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Author Topic: CPU Board Debugging - White Screen  (Read 3004 times)

fri0701

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CPU Board Debugging - White Screen
« on: December 31, 2023, 01:46:11 pm »

Hi all,
I'm working to fix a CPU board of mine that's been broken for quite some time. I'm wondering if anyone has any thoughts.
The power button works and the light comes on. The screen is all white, with no beeps or clicks.
(it sounds very similar to this issue: https://68kmla.org/bb/index.php?threads/whats-the-problem-with-this-apple-lisa-2-10.43757/)

However, after probing around with my oscilloscope, it's a bit different than the linked issue.

I have a clock signal that looks fine, but the CPU seems to be doing... nothing. /RESET and /HALT are both high, the clock is on the clock pin, and the only other changing output is pin E of the CPU at ~0.5MHz, which seems expected after reading through the data sheet. There is no activity on any of the pins of the SRAMs - some are high, some are low, but none change.

I can confirm that all other boards in this Lisa work - I'm just swapping in the dead CPU card.

Any ideas would be appreciated! I unfortunately only have a few more days with access to this machine for a while, so I'm trying to get as much testing in as I can.
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patrick

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Re: CPU Board Debugging - White Screen
« Reply #1 on: December 31, 2023, 04:21:54 pm »

Check or replace the electrolytic capacitor next to the 68000. This is a common failure. It gets leaky and the Reset is not generated properly.
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fri0701

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Re: CPU Board Debugging - White Screen
« Reply #2 on: December 31, 2023, 04:43:03 pm »

Check or replace the electrolytic capacitor next to the 68000. This is a common failure. It gets leaky and the Reset is not generated properly.

I’ve tested (and replaced) that capacitor with no change. The reset line seems to stay low, then jump high as expected when I turn the system on.
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sigma7

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Re: CPU Board Debugging - White Screen
« Reply #3 on: December 31, 2023, 07:30:28 pm »

What is the activity on pin 6 "/AS" after you push reset?

This goes low at the start of a bus cycle, and then the 68K would wait forever for a response from the hardware via /DTACK (pin 10) or /VPA (pin 21).

Rather than hanging forever, the CPU Board hardware will time-out the bus cycle with /BERR (pin 22) and if there is a double bus fault, the CPU will halt. See Troubleshooting Bus Errors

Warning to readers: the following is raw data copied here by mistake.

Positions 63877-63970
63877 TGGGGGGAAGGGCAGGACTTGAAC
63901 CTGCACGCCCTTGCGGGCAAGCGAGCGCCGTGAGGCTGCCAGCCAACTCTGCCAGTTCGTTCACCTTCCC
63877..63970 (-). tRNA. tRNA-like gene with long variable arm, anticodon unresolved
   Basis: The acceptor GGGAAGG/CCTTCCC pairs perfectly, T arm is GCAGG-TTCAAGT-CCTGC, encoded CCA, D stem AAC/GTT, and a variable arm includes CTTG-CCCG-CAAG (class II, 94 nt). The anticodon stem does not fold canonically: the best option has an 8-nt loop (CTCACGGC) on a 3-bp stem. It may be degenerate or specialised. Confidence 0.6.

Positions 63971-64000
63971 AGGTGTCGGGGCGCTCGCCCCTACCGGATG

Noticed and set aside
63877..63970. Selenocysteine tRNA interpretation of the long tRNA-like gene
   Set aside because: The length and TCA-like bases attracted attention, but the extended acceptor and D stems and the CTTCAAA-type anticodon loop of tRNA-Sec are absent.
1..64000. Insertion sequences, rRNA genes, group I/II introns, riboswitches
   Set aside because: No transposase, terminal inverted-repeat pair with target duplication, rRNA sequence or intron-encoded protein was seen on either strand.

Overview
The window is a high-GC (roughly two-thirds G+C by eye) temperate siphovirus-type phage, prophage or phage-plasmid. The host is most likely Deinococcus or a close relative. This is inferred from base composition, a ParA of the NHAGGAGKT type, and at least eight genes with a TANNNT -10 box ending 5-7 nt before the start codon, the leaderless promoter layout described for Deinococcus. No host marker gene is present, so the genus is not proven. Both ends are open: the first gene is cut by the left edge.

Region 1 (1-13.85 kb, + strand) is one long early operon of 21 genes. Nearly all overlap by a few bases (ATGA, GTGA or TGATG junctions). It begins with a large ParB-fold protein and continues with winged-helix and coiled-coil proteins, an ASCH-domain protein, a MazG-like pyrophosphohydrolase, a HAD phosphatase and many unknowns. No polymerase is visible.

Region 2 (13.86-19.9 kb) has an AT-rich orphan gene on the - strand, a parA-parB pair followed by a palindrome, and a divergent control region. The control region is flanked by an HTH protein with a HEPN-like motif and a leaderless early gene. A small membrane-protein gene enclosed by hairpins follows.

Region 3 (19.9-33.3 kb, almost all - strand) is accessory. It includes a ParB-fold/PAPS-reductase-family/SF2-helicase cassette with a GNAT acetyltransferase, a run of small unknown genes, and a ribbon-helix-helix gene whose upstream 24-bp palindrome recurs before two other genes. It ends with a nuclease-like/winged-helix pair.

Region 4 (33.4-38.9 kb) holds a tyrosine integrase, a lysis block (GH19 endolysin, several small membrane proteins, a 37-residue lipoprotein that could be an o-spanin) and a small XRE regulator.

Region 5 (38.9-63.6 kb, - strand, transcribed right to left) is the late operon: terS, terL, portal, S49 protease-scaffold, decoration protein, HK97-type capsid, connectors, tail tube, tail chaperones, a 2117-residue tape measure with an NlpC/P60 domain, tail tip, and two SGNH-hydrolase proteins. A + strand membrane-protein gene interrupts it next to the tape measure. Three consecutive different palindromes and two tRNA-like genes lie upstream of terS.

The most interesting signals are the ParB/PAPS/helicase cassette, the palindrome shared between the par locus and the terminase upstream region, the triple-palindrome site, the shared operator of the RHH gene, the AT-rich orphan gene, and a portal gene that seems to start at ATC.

Any activity on those signals after reset?

Good luck!
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fri0701

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Re: CPU Board Debugging - White Screen
« Reply #4 on: January 01, 2024, 04:10:12 pm »

What is the activity on pin 6 "/AS" after you push reset?

This goes low at the start of a bus cycle, and then the 68K would wait forever for a response from the hardware via /DTACK (pin 10) or /VPA (pin 21).

Rather than hanging forever, the CPU Board hardware will time-out the bus cycle with /BERR (pin 22) and if there is a double bus fault, the CPU will halt. See Troubleshooting Bus Errors

Any activity on those signals after reset?

Good luck!

/AS goes high momentarily when I push RESET, then goes low again shortly after.
/DTACK and /VPA are both high, regardless of the RESET button.
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sigma7

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Re: CPU Board Debugging - White Screen
« Reply #5 on: January 01, 2024, 06:01:09 pm »

/AS goes high momentarily when I push RESET, then goes low again shortly after.
/DTACK and /VPA are both high, regardless of the RESET button.
Since /AS goes low, the 68K is attempting to do a bus cycle.

If /DTACK and /VPA are never asserted (ie. stuck high), then no bus cycle is being completed after reset.

Ordinarily this should trigger a bus error, by the 556 timer driving /BUST low and that propagating through U3B to drive /BERR low.

Also ordinarily, the initial bus cycles should always proceed normally as the reset vector and code are fetched from ROM, but that's a rather more complicated process so the fact that /BERR isn't being asserted may be a quicker route to locate the problem.

See if /BERR on pin 9 of U3B is stuck high after reset.